Plastic-Eating Enzymes Are Cool, but There's a Catch

Scientists have engineered an enzyme that degrades plastic even faster than a natural enzyme first discovered in 2016, but there are setbacks.
Monday 23 April 2018
Plastic bottles aren't actually recycled properly. Photo: iStock

Very little of our plastic waste is actually recycled; it’s either combusted for energy or ends up in landfill or the ocean. But a new a study of a strain of bacteria that digests poly(ethylene terephthalate) (PET) has turned into the accidental creation of an enzyme that works to break down plastic a little faster.

However, there are limitations to the enzyme and a potentially disastrous side-effect. Firstly, it’s not an immediate solution to plastic pollution, according to Emily Flashman, research fellow in Enzymology at the University of Oxford.

“The improvements to the PETase activity were not dramatic, and we are nowhere near a solution to our plastic crisis,” she wrote.

For now, this discovery could aid further research to engineer optimised forms of plastic-eating enzymes with the goal of inventing a bio-recycling procedure. Also, you can’t just let the bacteria loose to munch on things. If nature continues in its course, it’s possible that the bacteria could evolve even more and eventually start attacking other forms of plastic, damaging structures and products designed to last – the keyboard we’re typing on, for example.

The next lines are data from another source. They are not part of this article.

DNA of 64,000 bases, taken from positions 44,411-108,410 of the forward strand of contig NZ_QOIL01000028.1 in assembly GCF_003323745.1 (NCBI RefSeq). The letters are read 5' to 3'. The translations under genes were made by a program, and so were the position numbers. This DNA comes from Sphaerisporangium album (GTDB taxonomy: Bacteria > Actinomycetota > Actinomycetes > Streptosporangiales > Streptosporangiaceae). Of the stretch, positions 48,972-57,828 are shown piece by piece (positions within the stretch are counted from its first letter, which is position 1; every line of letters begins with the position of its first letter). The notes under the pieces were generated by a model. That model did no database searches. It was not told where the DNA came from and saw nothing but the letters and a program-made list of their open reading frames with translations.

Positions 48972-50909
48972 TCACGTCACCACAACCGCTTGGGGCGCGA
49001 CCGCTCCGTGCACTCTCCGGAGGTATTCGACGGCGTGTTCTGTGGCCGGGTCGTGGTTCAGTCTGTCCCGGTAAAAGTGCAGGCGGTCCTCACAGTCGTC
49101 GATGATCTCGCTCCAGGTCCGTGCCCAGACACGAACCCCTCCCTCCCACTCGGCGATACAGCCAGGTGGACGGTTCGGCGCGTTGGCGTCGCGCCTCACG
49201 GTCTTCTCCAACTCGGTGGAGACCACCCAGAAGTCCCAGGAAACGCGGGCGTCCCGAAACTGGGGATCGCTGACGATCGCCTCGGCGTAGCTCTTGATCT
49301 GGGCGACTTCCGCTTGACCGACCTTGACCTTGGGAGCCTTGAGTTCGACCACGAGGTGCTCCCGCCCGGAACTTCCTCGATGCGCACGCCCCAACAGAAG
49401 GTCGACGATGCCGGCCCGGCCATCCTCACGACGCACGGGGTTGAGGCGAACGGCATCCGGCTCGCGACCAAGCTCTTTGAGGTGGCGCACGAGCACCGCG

In a nutshell, “The plastics industry would face the serious challenge of preventing its products becoming contaminated with hungry micro-organisms,” Flashman wrote.

The enzyme ‘accident’ was thanks to researchers from University of Portsmouth and the US Department of Energy’s National Renewable Energy Laboratory (NREL). They had been analysing the structure of PETase, an enzyme secreted by a strain of bacteria called Ideonella sakaiensis, which were discovered by Kyoto University scientists in 2016. PETase splits the chemical bonds that make PET so durable and leaves behind soluble chemical units that could be used to make new plastic, thereby creating a closed-loop recycling system.

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